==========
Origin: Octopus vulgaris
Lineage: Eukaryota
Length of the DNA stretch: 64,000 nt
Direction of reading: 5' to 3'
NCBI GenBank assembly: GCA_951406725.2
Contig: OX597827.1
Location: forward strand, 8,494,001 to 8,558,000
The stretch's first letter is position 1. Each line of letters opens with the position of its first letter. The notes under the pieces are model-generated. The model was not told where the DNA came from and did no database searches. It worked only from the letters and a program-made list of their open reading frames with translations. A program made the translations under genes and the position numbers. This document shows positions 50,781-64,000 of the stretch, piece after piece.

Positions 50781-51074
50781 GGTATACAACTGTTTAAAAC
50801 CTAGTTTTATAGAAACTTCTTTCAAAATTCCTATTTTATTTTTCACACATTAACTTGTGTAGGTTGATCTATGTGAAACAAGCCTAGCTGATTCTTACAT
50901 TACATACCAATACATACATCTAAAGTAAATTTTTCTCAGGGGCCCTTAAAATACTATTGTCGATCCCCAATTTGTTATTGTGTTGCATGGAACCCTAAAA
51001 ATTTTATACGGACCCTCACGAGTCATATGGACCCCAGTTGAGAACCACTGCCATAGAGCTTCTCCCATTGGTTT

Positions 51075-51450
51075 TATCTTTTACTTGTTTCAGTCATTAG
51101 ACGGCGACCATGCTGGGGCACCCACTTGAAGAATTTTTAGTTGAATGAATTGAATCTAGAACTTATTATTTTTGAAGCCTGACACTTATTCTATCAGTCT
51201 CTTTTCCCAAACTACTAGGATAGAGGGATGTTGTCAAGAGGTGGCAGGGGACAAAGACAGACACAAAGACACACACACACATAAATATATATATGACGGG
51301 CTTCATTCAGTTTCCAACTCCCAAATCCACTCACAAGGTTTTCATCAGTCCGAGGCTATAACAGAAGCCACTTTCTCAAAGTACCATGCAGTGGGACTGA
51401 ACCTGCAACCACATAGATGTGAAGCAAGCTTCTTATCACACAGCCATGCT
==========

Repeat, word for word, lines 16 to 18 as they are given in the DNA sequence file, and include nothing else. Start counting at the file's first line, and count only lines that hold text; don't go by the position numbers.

51101 ACGGCGACCATGCTGGGGCACCCACTTGAAGAATTTTTAGTTGAATGAATTGAATCTAGAACTTATTATTTTTGAAGCCTGACACTTATTCTATCAGTCT
51201 CTTTTCCCAAACTACTAGGATAGAGGGATGTTGTCAAGAGGTGGCAGGGGACAAAGACAGACACAAAGACACACACACACATAAATATATATATGACGGG
51301 CTTCATTCAGTTTCCAACTCCCAAATCCACTCACAAGGTTTTCATCAGTCCGAGGCTATAACAGAAGCCACTTTCTCAAAGTACCATGCAGTGGGACTGA